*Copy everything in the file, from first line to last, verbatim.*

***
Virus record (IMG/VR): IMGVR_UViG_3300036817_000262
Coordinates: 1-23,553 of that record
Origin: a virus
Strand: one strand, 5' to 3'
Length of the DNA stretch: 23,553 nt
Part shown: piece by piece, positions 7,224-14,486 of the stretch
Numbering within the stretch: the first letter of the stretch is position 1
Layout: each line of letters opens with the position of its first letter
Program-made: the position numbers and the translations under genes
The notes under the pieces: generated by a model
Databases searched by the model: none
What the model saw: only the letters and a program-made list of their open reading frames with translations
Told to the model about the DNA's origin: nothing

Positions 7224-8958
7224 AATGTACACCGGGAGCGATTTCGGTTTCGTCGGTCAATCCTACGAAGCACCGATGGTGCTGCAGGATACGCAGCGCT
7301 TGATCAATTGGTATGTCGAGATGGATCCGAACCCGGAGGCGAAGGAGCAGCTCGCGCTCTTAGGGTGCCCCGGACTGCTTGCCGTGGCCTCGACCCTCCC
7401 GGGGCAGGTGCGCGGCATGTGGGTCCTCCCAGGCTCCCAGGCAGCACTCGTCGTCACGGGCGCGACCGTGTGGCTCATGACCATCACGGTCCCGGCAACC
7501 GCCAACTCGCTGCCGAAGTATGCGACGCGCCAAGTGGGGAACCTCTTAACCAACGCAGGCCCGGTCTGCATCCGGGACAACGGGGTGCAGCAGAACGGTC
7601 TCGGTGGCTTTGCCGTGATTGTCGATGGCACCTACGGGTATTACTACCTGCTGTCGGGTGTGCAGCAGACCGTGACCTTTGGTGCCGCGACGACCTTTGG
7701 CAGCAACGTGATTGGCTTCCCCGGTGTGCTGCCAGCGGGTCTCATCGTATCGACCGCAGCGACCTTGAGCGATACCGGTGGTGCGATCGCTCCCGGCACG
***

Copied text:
Virus record (IMG/VR): IMGVR_UViG_3300036817_000262
Coordinates: 1-23,553 of that record
Origin: a virus
Strand: one strand, 5' to 3'
Length of the DNA stretch: 23,553 nt
Part shown: piece by piece, positions 7,224-14,486 of the stretch
Numbering within the stretch: the first letter of the stretch is position 1
Layout: each line of letters opens with the position of its first letter
Program-made: the position numbers and the translations under genes
The notes under the pieces: generated by a model
Databases searched by the model: none
What the model saw: only the letters and a program-made list of their open reading frames with translations
Told to the model about the DNA's origin: nothing

Positions 7224-8958
7224 AATGTACACCGGGAGCGATTTCGGTTTCGTCGGTCAATCCTACGAAGCACCGATGGTGCTGCAGGATACGCAGCGCT
7301 TGATCAATTGGTATGTCGAGATGGATCCGAACCCGGAGGCGAAGGAGCAGCTCGCGCTCTTAGGGTGCCCCGGACTGCTTGCCGTGGCCTCGACCCTCCC
7401 GGGGCAGGTGCGCGGCATGTGGGTCCTCCCAGGCTCCCAGGCAGCACTCGTCGTCACGGGCGCGACCGTGTGGCTCATGACCATCACGGTCCCGGCAACC
7501 GCCAACTCGCTGCCGAAGTATGCGACGCGCCAAGTGGGGAACCTCTTAACCAACGCAGGCCCGGTCTGCATCCGGGACAACGGGGTGCAGCAGAACGGTC
7601 TCGGTGGCTTTGCCGTGATTGTCGATGGCACCTACGGGTATTACTACCTGCTGTCGGGTGTGCAGCAGACCGTGACCTTTGGTGCCGCGACGACCTTTGG
7701 CAGCAACGTGATTGGCTTCCCCGGTGTGCTGCCAGCGGGTCTCATCGTATCGACCGCAGCGACCTTGAGCGATACCGGTGGTGCGATCGCTCCCGGCACG